ExcitedCats.com advocates for adopting before shopping. We understand there are many reasons for seeking a breeder, though, so we encourage it to be done the right way. Learn more.
The Siamese cat is one of the most distinct Asian cat breeds. Native to Thailand, the Siamese cat was derived from the Wichianmat Thai breed, and quickly became one of the most popular breeds in Europe and North America in the 19th century.
Siamese cats come in traditional, applehead (bulkier build), and modern (skinny with a wedge-shaped head) varieties. The long-haired version is a Balinese cat. Breeders have developed a variety of color variations, including blue point, lilac point, lynx point, and snowshoe.
If you’re looking for Siamese kittens for sale in Maryland, we’ve compiled a list of excellent Siamese cat breeders to choose from. Let’s take a closer look.
3 Siamese Cat Breeders in Maryland
1. Blue Eyes Cattery
- St. Mary’s County, MD
Conveniently located near the Pax River Naval Base, Blue Eyes Cattery is a registered breeder with Cat Fanciers’ Association, American Cat Association, and Traditional Cat Association. Most of the kittens produced are eligible for double or triple registrations, and the parents have received champion titles through one or more of these registries.
All cats and kittens are kept on the breeders’ 15-acre property and are raised on all-natural, grain-free food. Potential pet parents are encouraged to visit the facility and meet the cats, but may be asked to remove shoes, wear clean clothing, and avoid contact with other cats before handling the cats or kittens to limit disease transmission. All kittens come with genetic health certifications, spaying and neutering, vaccinations, and socialization. The breeder offers seal point kittens, blue point kittens, lilac point kittens, and chocolate point kittens, though lynx point and snowshoe kittens are available on occasion. They also offer wedge, classic, and applehead varieties.
2. Thai Cats
- Baltimore, MD
Thai Cats is a small breeding operation with a few adult breeding pairs and a few retired breeding cats. Kittens are raised in the home with adult cats and are well socialized with other cats and humans. This breeder produces litters in March and allows kittens to go to forever homes around May.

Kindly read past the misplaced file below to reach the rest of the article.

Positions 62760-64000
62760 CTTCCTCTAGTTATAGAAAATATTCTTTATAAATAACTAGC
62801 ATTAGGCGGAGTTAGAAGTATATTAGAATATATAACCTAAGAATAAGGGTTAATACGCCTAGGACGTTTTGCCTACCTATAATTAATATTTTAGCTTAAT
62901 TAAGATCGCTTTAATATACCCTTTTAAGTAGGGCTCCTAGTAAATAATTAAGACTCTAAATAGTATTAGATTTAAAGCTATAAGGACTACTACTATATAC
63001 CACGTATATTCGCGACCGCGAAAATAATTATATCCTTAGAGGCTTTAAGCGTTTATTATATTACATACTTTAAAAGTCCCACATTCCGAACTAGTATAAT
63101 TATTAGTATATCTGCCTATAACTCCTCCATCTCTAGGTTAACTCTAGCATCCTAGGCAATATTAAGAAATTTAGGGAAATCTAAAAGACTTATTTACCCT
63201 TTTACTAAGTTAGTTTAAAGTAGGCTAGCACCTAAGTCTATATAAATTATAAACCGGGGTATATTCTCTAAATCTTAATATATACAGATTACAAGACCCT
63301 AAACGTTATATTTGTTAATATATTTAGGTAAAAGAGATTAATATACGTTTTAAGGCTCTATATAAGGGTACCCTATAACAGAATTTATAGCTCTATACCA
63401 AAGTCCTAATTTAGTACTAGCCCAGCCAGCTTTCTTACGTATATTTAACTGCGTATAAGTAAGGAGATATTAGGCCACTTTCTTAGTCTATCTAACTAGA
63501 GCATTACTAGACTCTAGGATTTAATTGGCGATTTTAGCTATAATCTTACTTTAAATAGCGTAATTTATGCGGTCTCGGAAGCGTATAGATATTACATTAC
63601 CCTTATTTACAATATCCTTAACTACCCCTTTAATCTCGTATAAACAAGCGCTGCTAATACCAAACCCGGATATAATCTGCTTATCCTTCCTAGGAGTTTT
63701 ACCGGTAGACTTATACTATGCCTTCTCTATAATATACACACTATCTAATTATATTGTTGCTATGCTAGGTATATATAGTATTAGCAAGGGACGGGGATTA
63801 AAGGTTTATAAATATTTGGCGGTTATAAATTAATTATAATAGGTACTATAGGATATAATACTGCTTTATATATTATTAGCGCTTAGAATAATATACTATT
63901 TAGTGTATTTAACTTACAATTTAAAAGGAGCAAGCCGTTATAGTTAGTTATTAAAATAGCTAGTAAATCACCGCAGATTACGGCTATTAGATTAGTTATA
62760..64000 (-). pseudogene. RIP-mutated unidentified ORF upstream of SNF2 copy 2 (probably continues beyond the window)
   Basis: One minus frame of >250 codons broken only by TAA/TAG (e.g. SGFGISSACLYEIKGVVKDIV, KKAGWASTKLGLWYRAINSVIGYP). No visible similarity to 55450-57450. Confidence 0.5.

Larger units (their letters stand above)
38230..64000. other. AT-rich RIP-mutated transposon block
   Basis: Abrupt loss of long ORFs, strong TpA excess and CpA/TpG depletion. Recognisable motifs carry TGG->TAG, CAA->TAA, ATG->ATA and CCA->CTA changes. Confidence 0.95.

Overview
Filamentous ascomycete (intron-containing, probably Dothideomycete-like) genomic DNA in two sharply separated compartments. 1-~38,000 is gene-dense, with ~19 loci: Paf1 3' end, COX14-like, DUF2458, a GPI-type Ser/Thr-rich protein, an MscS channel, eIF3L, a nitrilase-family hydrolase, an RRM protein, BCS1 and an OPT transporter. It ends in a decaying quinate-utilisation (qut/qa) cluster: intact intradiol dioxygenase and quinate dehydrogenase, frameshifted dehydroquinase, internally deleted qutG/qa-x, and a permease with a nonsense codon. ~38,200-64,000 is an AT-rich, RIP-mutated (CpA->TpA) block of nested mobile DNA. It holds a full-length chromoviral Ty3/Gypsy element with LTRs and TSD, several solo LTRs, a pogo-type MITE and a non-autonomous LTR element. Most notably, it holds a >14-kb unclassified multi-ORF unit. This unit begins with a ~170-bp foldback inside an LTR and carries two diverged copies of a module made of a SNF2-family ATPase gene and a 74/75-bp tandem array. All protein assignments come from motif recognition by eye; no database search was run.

The kittens are available in applehead variety and come in seal point and blue points, depending on the litter. You can receive information about upcoming litters and availability by contacting the breeders.
3. Abda Siamese
- Westminster, MD
Abda Siamese is a small cattery that’s been in operation since 2004. All cats and kittens are kept in the home and well socialized with cats and humans. Kittens are released to their forever owners between 12 and 16 weeks and come with first vaccinations, veterinary exams, deworming, registration, and a health guarantee.
You can contact the breeder directly to inquire about upcoming litters, colors and varieties, and reserving a kitten.
How to Choose a Reputable Breeder
Just like puppy mills, any animal in the pet trade can be produced in a mill environment. Cat and kitten mills often have horrendous conditions for both parents and kittens, leaving animals susceptible to disease and chronic health conditions. Kittens are also exploited for profit and robbed of vital developmental experiences, such as maternal bonding and socialization with cats and humans.
These kittens are often removed from their mothers early and offered for sale online and in pet stores. Kittens that don’t sell may end up in testing facilities and laboratories. Aside from supporting these unethical practices and deplorable conditions, purchasing a kitten mill kitten can mean a life of emotional and physical problems.
Naturally, kitten mills don’t advertise themselves as such. If you want to avoid getting a kitten mill kitten, look for reputable breeders, not pet stores or online classifieds. Reputable breeders care about their kittens’ well-being and the home they’ll end up in, often asking potential owners to sign a contract with specific guidelines for spaying and neutering, breeding rights, declawing, and more. A good breeder will also wait until the kitten is emotionally and physically ready to go to their forever home, usually at 12 to 16 weeks, and will encourage potential owners to visit or inquire about the breeding conditions.
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Featured Image Credit: liliy2025, Pixabay